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Flashcards in Biogeography Deck (17)
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Describe a basic cycle which includes autotrophs and heterotrophs

Sunlight gives energy to plant
Plant takes in CO2 and gives out O2
Plants are eaten by fish/plants die
Fish are eaten by bears
Animals die
Dead animals and plants are decomposed by microbes
CO2 returns to the environment


What are the 4 essential inputs of an ecosystem?



Give the definition of metabolism and two examples

Converting inputs to outputs
Eg. Photosynthesis - solar energy to glucose
Respiration - burns glucose to make energy


Compare photosynthesis and respiration

- stores energy as sugar
- uses CO2 and H2O
- increases weight
- produces oxygen

- releases energy from sugar
- releases CO2 and H2O
- decreases weight
- consumes oxygen


Name and define the 6 types of distribution

Cosmopolitan - species or taxonomic group that is distributed widely throughout the world
Primary endemic - s or t group in a particular region native only to that region
Secondary endemic - s or t group in a particular region whose distribution has contracted so that it is now native only to the region in which it's found
Rare - restricted geographically or is widespread but never found anywhere in abundance
Disjunct - occupies areas that are widely separated and scattered
Indigenous or native - originates in a particular place or has arrived there independently of human activity


What factors control patterns of species distribution?

Climate - heavily influenced by light and moisture availability
Geological factors - tectonic movement ie. Wallace's line
Ecological factors - habitat conditions


What are the controlling physical factors in an environment?

Moisture availability
Zonal factors - regional macroclimate (Equatorial, monsoonal)
Atonal factors - no zonal organisation or structure


Where is Wallace's line?

Between Borneo and Sulawesi
Between Bali and Lombok


Who came up with the theory of continental drift?



What is vicariance and dispersal?

Vicariance - species range is divided even though the species has remained in place. May happen through tectonic action, geologic action (rise of mountain, change in course of river) or other processes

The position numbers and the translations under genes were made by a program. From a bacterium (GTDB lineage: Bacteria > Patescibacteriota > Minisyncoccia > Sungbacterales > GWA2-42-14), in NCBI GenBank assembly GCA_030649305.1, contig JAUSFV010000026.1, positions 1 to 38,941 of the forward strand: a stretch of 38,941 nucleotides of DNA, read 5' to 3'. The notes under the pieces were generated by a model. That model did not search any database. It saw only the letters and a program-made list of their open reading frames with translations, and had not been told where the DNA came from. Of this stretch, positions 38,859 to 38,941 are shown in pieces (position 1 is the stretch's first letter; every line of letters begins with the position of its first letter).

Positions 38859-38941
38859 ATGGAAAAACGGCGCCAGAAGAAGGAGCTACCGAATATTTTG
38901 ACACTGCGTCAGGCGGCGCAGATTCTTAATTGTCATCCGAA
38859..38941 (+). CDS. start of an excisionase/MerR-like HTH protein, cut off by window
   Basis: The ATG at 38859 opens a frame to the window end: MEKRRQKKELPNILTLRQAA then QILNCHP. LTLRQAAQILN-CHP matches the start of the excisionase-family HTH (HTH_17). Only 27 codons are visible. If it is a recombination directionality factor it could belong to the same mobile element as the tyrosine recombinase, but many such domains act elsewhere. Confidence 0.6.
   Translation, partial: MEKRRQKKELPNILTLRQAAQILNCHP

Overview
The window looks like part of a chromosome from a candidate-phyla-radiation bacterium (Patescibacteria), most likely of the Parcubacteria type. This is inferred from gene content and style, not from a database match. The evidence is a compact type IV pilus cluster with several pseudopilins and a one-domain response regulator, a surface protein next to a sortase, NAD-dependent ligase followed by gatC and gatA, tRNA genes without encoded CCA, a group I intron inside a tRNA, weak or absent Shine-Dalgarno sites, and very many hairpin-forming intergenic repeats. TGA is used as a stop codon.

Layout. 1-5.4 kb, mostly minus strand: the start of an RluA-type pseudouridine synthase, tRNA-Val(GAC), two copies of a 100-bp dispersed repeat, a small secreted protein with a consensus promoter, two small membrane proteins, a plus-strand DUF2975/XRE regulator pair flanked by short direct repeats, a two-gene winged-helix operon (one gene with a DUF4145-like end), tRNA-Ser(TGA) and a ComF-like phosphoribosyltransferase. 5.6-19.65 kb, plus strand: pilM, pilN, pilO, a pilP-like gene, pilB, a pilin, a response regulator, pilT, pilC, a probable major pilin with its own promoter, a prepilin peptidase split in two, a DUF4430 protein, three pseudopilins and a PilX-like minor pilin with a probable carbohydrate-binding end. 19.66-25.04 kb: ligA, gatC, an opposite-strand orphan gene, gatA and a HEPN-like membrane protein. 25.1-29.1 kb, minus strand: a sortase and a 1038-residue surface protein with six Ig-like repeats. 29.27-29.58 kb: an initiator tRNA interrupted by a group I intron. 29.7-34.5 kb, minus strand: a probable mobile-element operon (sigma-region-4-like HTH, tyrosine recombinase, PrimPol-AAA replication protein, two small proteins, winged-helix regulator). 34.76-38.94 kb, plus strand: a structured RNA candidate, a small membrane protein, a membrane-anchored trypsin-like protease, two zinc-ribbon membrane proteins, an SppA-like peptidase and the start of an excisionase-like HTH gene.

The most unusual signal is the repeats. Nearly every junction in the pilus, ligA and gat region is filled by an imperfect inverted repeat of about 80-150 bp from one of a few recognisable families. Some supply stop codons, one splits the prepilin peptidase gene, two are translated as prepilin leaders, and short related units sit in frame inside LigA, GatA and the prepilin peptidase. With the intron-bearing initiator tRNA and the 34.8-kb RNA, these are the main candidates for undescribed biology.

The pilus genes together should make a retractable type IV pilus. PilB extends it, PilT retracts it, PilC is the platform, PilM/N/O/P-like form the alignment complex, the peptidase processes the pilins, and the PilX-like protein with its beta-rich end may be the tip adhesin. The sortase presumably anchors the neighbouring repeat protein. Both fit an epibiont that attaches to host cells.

- eg species B evolves from species A after plate tectonic split and isolation
Dispersal - species range changes because of some or all individuals moving to a new location (possibly crossing a barrier)
- eg species C migrates to another island and evolves into species E on the new location


Name some biomes

Steppe grasslands
Temperate deciduous forests
Temperate grasslands
Tropical forests
Savanna region
Hot deserts


Define the biome - tundra

A vegetation of mosses, grasses and low shrubs developed in Arctic and alpine regions
Cold mean temp of warmest month


Describe the biome - taiga

Northern 'boreal' coniferous forest (Alaska, Canada, northern Scandinavia, Siberia)
Dominated by spruce
Characterised by severe and relatively dry winters


Define the biome - steppe grasslands

Areas of permanent grassland
Winters relatively cold, though the steppes may be hot in summer, precipitation less than 50cm a year
Precipitation-evapotranspiration too low to support continuous forest


Define the biomes - prairie grasslands and Savannah

Prairie grasslands are warmer than the steppes but still have a low precipitation-evapotranspiration ratio
Savannah - open grassland with scattered trees, coldest month averaging over 18 degrees Celsius


Define he biome - temperate deciduous forest

Exists where winters are milder than those areas occupied by coniferous forest and where the climate is oceanic (relatively high precipitation-evapotranspiration ratio)
Once occupied much of Europe including British Isles south of the highlands, eastern n.america and Eastern Asia
Much has been cleared and surviving fragments of ancient woodland are highly managed


What is an ecosystem?

Organisms and co-existing geologic and climactic components that interact
Ecosystems that occupy specific climactic or geographic realms are called biomes